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PLOS’ New Data Policy: Public Access to Data

Discussion in 'Other Health News and Research' started by Dolphin, Feb 24, 2014.

  1. Dolphin

    Dolphin Senior Member

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    @Sean drew my attention to the following, which I thought was worth highlighting more widely:

    http://blogs.plos.org/everyone/2014/02/24/plos-new-data-policy-public-access-data/

     
    Bob, wdb, Ritto and 7 others like this.
  2. SOC

    SOC

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    Great news!
     
    Esther12 likes this.
  3. alex3619

    alex3619 Senior Member

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    Logan, Queensland, Australia
    A small step in the right direction. Its a beginning. Once all science is treated this way, then anyone can closely watch to ensure quality science is being reported.
     
    Valentijn and Esther12 like this.
  4. Sean

    Sean Senior Member

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    The only remarkable thing about this simple step is that the scientific community declined to take it for so long.

    Seems a complete no-brainer to me. How can you possibly do proper independent analysis and verification – which surely is the basis of good quality peer reviewed science – without access to the basic data?
     
  5. Valentijn

    Valentijn The Diabolic Logic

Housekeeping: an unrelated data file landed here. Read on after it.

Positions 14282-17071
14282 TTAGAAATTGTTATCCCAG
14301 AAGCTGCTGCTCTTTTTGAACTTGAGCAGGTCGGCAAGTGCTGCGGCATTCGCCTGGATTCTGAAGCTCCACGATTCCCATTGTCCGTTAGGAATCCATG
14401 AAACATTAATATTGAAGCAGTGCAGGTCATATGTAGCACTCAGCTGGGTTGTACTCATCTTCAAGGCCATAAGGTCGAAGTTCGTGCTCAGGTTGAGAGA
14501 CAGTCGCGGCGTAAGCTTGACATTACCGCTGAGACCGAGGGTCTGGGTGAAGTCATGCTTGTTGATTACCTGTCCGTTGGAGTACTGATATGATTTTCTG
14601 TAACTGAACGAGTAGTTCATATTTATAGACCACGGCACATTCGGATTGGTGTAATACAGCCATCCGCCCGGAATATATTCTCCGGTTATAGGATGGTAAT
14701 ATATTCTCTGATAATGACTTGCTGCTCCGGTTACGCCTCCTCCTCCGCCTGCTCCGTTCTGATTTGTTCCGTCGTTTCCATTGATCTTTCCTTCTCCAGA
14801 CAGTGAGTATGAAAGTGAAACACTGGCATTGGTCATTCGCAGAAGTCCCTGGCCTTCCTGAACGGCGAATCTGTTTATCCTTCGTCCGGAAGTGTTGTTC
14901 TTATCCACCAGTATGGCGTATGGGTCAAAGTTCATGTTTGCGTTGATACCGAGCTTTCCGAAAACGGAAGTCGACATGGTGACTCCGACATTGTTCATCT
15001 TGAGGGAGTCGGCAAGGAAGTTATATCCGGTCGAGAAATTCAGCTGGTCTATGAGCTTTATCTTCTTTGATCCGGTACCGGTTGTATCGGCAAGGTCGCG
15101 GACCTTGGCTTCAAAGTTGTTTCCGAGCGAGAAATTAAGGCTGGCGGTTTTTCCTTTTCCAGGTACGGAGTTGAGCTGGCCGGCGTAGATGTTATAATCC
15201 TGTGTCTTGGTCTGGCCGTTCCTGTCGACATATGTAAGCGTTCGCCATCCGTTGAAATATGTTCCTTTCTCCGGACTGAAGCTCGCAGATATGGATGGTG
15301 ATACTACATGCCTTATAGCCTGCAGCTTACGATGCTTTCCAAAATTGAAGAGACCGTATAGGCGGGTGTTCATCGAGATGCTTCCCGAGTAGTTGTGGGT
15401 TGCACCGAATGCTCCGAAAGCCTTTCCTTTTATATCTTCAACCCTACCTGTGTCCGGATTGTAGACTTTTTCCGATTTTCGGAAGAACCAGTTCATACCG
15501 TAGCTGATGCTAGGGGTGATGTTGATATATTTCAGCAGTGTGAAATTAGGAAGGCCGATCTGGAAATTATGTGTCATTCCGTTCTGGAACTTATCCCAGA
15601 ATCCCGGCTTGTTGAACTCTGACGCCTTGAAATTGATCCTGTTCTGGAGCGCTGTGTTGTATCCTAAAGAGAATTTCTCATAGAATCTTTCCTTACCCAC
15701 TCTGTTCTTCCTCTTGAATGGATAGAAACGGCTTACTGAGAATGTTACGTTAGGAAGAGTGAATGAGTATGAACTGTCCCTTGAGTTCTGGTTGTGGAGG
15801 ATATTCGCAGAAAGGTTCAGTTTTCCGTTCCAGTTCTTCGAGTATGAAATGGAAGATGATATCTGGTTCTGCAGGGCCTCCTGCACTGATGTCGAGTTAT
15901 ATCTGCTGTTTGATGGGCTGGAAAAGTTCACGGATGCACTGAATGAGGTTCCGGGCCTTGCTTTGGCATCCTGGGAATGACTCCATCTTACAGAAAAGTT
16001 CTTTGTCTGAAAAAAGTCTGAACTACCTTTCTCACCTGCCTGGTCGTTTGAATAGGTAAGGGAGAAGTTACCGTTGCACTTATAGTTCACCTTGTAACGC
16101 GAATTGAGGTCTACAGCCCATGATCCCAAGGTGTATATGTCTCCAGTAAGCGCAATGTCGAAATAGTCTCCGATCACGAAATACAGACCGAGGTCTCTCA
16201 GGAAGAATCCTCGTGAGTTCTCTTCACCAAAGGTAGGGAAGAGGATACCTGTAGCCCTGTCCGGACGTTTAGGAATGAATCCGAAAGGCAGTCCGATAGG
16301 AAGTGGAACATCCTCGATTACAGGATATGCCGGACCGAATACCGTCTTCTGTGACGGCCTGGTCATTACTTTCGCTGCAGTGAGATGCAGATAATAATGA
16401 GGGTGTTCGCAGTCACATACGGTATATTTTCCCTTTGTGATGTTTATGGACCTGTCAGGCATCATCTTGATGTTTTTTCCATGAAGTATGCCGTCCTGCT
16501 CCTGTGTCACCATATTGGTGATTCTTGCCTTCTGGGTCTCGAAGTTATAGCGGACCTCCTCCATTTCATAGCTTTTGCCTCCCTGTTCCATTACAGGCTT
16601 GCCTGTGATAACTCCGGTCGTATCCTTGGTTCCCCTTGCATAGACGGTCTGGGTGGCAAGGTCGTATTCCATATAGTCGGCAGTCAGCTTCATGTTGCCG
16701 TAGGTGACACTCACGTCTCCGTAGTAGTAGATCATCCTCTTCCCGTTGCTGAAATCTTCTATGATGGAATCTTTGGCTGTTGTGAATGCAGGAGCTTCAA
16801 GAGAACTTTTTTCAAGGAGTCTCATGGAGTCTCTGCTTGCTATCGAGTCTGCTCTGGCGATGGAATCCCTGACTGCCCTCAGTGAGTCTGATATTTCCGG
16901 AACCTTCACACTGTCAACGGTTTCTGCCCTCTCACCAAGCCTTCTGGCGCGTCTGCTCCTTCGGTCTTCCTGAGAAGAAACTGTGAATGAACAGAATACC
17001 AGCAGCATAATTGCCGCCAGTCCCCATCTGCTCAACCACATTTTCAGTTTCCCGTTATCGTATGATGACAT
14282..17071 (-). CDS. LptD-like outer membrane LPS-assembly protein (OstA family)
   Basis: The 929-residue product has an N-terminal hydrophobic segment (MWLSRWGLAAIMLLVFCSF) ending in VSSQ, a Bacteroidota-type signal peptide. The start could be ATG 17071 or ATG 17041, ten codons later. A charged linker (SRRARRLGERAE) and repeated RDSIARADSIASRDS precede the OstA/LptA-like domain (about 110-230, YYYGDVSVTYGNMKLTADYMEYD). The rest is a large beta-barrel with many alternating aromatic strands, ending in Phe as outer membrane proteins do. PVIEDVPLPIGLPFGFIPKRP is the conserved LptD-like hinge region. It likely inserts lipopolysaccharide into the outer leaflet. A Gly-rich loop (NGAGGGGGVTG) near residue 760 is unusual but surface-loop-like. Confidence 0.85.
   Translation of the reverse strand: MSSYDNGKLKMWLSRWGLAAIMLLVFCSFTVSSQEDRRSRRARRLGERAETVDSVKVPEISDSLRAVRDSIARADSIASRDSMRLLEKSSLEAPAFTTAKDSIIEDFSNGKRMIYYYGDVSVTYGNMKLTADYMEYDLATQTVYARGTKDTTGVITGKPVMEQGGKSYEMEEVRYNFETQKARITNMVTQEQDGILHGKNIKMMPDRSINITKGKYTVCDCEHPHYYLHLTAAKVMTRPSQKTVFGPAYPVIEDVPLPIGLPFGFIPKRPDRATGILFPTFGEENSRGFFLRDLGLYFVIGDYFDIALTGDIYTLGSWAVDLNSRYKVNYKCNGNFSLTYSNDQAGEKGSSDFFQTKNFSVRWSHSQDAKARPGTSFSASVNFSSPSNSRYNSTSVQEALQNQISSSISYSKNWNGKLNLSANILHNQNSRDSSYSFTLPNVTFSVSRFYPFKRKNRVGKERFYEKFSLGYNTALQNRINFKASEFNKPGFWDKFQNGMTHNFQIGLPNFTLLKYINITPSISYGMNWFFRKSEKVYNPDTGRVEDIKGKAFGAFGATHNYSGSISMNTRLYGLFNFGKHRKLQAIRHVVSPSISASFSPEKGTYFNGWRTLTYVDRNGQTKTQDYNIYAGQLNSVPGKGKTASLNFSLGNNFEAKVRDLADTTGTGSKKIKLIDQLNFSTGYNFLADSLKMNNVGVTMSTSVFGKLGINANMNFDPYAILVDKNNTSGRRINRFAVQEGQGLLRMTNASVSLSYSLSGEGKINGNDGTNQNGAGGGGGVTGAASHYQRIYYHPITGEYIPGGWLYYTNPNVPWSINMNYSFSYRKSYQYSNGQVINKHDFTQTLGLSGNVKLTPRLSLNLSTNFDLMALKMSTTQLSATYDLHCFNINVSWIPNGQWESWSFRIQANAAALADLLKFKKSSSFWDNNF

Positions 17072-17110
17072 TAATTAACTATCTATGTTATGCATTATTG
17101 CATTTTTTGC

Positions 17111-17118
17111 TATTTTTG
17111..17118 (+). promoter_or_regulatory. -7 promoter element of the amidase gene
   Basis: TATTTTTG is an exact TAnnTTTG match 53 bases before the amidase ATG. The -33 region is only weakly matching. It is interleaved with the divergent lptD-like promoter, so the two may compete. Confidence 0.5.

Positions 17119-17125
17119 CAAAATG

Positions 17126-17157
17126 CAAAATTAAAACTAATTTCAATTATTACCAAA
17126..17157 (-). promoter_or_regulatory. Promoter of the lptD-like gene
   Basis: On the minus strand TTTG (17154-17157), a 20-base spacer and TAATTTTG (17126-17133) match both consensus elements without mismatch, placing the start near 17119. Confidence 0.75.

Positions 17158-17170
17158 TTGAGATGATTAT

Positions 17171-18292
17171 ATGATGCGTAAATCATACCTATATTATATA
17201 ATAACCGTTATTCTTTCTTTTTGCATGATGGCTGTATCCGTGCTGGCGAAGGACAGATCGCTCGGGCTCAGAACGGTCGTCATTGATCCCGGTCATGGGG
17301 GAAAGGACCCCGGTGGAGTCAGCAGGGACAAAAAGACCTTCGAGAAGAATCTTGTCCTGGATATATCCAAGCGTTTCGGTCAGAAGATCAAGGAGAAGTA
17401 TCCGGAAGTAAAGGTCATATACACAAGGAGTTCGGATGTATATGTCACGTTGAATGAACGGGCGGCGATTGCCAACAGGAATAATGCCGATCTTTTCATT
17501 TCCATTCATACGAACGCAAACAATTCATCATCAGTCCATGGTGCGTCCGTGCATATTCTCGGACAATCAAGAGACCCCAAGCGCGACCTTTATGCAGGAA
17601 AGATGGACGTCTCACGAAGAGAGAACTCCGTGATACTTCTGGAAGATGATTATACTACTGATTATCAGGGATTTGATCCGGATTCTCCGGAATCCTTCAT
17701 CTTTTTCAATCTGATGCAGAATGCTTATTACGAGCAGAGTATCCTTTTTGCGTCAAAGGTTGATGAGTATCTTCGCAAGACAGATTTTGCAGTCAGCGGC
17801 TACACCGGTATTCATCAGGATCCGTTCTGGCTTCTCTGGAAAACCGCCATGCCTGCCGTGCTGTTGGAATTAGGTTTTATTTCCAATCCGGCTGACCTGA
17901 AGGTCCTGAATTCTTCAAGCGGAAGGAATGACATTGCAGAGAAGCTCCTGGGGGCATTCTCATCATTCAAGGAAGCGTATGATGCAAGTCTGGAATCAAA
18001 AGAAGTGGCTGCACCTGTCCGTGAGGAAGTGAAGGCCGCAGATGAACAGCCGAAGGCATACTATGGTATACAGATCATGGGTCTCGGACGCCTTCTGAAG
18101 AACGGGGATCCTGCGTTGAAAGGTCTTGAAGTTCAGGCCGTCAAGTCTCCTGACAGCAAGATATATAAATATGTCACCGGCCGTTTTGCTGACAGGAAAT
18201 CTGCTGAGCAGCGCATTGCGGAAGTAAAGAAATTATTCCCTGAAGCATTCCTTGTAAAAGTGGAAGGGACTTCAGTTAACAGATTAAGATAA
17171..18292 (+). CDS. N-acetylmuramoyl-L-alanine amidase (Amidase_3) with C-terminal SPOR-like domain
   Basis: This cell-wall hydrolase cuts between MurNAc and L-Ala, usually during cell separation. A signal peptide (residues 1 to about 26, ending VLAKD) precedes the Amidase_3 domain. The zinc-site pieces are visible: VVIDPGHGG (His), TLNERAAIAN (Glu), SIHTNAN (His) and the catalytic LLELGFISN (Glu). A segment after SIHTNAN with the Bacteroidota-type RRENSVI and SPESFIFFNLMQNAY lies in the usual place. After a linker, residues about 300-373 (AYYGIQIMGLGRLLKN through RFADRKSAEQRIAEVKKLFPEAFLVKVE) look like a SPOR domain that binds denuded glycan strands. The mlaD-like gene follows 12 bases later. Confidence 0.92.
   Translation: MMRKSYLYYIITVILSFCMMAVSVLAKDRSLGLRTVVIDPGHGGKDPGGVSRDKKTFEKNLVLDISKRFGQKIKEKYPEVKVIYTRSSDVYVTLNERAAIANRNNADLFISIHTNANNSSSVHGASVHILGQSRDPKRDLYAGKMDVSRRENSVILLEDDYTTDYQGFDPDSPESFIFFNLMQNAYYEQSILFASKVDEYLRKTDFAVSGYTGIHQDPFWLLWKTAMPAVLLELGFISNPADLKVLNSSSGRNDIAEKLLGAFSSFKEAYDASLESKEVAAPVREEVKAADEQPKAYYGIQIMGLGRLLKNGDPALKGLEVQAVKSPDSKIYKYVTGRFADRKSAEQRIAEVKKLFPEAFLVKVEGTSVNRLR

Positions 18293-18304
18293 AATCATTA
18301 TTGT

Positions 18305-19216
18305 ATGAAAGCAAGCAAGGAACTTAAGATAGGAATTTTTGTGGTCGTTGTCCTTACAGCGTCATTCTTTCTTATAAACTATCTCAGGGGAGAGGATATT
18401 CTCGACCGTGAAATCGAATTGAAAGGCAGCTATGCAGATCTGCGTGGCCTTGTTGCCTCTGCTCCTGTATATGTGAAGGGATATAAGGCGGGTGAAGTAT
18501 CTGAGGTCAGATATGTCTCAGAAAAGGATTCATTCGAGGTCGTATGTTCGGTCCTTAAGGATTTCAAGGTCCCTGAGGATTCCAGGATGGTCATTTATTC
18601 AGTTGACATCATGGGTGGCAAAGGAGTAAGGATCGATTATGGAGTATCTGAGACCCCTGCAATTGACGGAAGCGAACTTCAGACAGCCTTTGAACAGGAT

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  6. biophile

    biophile Places I'd rather be.

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    Not a bad move.

    The policy only requires that the data relevant to the paper is made publicly available. So there is still room for omission, for example, by simply leaving out any analysis for which the researchers do not want the dataset publicly known. The policy may also discourage some researchers from submitting their papers to a PLoS journal.

    I guess this means we will never see another PACE Trial paper in a PLoS journal? At least any paper which involves revealing datasets which can be used to calculate the improvement and recovery rates as laid out in the earlier protocol.

    Afterall, we couldn't have the plebeians discovering by themselves that the improvement and recovery rates according to the stricter original definitions are several times lower than the over-hyped figures that were published instead!

    Researchers often see the data as their own and string out as many papers as possible.
    Sharing the data means others can publish other papers before them?
     
    Last edited: Feb 25, 2014
    peggy-sue and Valentijn like this.
  7. Sean

    Sean Senior Member

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    Researchers who generate the data certainly get the right to first bite at the analytical cherry, for say 12 months. After that it should go into the public domain, (after being properly anonymised, of course).
     
    Valentijn likes this.

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